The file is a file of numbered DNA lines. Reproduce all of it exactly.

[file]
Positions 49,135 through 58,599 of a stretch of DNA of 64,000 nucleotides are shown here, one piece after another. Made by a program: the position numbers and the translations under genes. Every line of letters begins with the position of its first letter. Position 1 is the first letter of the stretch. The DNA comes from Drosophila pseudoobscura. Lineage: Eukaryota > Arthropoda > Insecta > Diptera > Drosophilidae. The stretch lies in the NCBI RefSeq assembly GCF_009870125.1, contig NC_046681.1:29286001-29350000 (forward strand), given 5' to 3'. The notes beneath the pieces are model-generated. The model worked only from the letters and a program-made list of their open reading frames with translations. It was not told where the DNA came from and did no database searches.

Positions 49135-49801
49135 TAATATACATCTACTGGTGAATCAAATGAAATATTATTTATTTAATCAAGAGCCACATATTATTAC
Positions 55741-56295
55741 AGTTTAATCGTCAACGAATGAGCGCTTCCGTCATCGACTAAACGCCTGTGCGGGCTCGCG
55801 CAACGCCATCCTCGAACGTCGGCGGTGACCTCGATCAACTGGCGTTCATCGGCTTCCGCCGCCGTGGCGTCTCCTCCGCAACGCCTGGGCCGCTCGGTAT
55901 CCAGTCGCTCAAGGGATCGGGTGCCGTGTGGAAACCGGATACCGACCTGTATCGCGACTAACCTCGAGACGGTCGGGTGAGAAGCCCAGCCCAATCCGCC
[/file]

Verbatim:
Positions 49,135 through 58,599 of a stretch of DNA of 64,000 nucleotides are shown here, one piece after another. Made by a program: the position numbers and the translations under genes. Every line of letters begins with the position of its first letter. Position 1 is the first letter of the stretch. The DNA comes from Drosophila pseudoobscura. Lineage: Eukaryota > Arthropoda > Insecta > Diptera > Drosophilidae. The stretch lies in the NCBI RefSeq assembly GCF_009870125.1, contig NC_046681.1:29286001-29350000 (forward strand), given 5' to 3'. The notes beneath the pieces are model-generated. The model worked only from the letters and a program-made list of their open reading frames with translations. It was not told where the DNA came from and did no database searches.

Positions 49135-49801
49135 TAATATACATCTACTGGTGAATCAAATGAAATATTATTTATTTAATCAAGAGCCACATATTATTAC
Positions 55741-56295
55741 AGTTTAATCGTCAACGAATGAGCGCTTCCGTCATCGACTAAACGCCTGTGCGGGCTCGCG
55801 CAACGCCATCCTCGAACGTCGGCGGTGACCTCGATCAACTGGCGTTCATCGGCTTCCGCCGCCGTGGCGTCTCCTCCGCAACGCCTGGGCCGCTCGGTAT
55901 CCAGTCGCTCAAGGGATCGGGTGCCGTGTGGAAACCGGATACCGACCTGTATCGCGACTAACCTCGAGACGGTCGGGTGAGAAGCCCAGCCCAATCCGCC